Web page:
Seeking Shrimp and Grits
Seeking Shrimp and Grits
Keywords: food & drink, Shrimp, Grits
When gifts from land and sea mingle on a plate, the result is usually mouthwatering. When those gifts receive thoughtful, creative treatment from the best chefs of the New South, the result is an iconic dish that continues to surprise while withstanding the test of time. Shrimp and grits is exactly that kind of dish. Once the breakfast of Southern champions, this time-honored, seafood-and-grain super duo has transcended the confines of morning meals to grace brunch, lunch, dinner and late-night tables.
There are few foods more quintessentially Southern than grits. While the dish's roots likely hail back to the Native Americans, no one is certain who first pounded the daylights out of dried corn, mixed it with water and simmered it to a thick, nourishing mush. Eventually, butter made its way into the pot as did milk, meat drippings and other seasonings. Using sea or “beach” water, Lowcountry folk routinely cooked up breakfast bowls of briny grits. But when they added sweet, tiny creek shrimp into the mix, these rustic culinarians set in motion the first waves of a gastronomic movement destined to define the state's food scene.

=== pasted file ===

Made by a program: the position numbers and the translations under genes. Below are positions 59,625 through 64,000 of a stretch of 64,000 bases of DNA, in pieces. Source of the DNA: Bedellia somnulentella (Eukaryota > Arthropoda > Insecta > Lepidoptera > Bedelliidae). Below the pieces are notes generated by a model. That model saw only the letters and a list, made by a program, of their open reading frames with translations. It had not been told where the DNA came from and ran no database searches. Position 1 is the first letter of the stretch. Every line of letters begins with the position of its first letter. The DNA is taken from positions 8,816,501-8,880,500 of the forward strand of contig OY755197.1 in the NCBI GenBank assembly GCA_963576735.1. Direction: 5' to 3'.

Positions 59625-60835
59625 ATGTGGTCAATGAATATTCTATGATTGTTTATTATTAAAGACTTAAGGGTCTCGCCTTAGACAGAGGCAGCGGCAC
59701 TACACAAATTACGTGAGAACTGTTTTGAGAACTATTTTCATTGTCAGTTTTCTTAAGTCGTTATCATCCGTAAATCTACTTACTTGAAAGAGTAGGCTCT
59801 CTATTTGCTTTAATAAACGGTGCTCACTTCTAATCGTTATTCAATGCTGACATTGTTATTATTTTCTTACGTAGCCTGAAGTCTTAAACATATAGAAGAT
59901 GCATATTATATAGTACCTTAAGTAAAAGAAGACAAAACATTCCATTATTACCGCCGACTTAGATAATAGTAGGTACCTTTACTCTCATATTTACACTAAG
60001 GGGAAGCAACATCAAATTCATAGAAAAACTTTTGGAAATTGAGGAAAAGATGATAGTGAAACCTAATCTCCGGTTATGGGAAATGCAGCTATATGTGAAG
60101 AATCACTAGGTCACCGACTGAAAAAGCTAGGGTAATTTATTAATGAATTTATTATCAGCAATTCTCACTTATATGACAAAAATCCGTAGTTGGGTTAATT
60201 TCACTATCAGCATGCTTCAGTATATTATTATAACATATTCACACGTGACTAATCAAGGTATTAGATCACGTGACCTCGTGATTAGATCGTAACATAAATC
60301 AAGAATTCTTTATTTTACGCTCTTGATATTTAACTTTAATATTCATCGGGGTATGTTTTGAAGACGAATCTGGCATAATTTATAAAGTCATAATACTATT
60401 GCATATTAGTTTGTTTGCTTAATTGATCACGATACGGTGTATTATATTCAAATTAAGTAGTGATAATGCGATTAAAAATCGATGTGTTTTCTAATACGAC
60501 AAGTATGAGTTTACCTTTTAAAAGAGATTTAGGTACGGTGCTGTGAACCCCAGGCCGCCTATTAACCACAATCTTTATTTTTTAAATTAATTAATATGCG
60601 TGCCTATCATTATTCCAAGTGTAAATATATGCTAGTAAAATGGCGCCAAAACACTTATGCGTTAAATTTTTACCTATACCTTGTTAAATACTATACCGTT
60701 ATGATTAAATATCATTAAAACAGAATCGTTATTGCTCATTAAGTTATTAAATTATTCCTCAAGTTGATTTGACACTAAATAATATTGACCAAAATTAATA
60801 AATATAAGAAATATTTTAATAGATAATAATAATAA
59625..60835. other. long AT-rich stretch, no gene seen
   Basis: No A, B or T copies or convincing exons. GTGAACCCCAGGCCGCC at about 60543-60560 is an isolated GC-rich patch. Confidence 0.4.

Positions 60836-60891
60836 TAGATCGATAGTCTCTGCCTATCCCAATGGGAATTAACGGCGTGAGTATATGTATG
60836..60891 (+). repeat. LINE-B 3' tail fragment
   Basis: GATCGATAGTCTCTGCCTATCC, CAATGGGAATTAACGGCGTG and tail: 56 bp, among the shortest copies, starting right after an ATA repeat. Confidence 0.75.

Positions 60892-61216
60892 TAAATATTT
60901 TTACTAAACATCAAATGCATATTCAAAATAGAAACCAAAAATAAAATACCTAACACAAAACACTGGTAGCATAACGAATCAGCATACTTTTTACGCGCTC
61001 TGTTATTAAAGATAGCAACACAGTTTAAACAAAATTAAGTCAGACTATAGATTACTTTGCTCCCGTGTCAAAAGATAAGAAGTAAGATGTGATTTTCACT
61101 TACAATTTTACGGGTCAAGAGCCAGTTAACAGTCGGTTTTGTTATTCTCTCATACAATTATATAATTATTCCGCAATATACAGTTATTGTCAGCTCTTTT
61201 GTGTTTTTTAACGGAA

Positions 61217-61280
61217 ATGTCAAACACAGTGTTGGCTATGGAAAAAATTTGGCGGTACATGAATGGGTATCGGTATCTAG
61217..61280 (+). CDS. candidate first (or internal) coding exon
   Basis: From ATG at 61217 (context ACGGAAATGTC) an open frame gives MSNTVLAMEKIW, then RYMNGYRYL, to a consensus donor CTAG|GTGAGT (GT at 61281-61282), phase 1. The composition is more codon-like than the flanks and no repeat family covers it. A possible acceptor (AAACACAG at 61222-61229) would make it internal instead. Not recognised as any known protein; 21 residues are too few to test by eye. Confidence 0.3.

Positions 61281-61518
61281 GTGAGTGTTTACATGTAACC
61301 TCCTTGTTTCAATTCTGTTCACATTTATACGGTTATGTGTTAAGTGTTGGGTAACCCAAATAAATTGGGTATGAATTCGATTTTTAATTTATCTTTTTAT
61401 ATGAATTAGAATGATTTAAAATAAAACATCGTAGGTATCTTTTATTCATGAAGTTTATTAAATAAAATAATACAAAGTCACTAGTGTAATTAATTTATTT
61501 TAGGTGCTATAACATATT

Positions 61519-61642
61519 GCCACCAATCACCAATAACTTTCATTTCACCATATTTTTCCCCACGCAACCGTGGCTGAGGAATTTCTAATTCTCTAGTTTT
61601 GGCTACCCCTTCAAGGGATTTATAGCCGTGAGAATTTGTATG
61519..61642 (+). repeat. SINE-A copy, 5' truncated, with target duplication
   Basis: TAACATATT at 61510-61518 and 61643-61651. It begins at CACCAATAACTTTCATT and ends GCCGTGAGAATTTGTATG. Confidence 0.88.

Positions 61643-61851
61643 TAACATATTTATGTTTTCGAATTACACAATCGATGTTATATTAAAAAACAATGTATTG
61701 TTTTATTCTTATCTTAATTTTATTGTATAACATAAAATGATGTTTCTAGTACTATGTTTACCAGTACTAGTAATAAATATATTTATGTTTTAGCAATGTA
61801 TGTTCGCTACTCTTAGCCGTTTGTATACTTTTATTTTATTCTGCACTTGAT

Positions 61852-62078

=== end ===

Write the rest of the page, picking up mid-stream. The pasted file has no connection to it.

The basics of South Carolina’s signature dish have remained constant – fresh shrimp and stone-ground grits – but the versatility of this pairing lends itself beautifully to interpretation. And the proof is in the sampling. Here are a few examples, culled from the expansive line-up of South Carolina restaurants, that demonstrate the many ways shrimp and grits are enjoyed across the state.
Some restaurants pair the dish with greens: